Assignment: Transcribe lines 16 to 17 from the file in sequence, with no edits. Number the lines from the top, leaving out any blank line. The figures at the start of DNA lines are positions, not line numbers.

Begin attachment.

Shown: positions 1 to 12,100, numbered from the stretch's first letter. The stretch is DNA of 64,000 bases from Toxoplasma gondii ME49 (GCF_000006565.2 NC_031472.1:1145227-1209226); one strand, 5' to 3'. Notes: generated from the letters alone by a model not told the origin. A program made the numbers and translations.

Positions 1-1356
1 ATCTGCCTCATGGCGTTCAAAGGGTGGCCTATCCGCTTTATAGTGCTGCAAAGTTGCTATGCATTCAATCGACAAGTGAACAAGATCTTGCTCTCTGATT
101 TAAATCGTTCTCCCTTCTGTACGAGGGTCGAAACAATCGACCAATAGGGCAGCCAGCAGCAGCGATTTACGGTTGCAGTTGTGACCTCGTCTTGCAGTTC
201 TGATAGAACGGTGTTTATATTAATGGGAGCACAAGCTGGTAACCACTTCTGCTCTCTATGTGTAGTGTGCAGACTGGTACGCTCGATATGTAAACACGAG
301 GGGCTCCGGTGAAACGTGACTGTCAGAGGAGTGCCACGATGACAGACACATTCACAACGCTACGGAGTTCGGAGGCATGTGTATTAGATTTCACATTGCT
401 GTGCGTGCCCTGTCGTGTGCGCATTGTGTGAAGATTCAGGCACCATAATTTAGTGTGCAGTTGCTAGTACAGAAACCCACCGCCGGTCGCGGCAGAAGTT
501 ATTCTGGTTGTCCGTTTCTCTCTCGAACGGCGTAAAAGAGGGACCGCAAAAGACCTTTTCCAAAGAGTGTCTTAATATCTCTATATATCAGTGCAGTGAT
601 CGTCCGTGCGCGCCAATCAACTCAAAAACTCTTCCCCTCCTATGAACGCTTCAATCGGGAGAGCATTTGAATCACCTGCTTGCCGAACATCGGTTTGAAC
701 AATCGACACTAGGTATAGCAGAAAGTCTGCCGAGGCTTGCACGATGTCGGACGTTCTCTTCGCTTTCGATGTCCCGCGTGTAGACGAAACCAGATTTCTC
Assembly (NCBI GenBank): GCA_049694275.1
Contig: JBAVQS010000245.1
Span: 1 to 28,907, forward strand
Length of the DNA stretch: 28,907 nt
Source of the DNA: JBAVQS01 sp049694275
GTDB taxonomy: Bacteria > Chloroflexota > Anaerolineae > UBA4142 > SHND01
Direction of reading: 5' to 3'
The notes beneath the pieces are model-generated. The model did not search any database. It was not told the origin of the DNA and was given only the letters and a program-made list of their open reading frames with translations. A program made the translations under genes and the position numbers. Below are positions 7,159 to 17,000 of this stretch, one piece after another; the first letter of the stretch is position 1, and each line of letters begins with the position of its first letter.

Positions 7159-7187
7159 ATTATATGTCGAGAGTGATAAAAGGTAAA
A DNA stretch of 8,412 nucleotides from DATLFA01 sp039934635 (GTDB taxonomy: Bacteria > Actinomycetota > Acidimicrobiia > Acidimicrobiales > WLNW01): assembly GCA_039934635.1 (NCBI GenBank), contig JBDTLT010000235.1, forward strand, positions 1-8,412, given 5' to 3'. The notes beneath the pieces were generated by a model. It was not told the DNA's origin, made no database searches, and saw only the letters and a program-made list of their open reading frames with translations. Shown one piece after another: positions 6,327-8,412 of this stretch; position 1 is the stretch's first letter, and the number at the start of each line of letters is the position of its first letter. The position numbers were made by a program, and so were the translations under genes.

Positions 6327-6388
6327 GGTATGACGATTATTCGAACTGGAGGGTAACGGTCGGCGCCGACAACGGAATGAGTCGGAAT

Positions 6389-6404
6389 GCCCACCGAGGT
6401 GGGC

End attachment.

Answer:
GTDB taxonomy: Bacteria > Chloroflexota > Anaerolineae > UBA4142 > SHND01
Direction of reading: 5' to 3'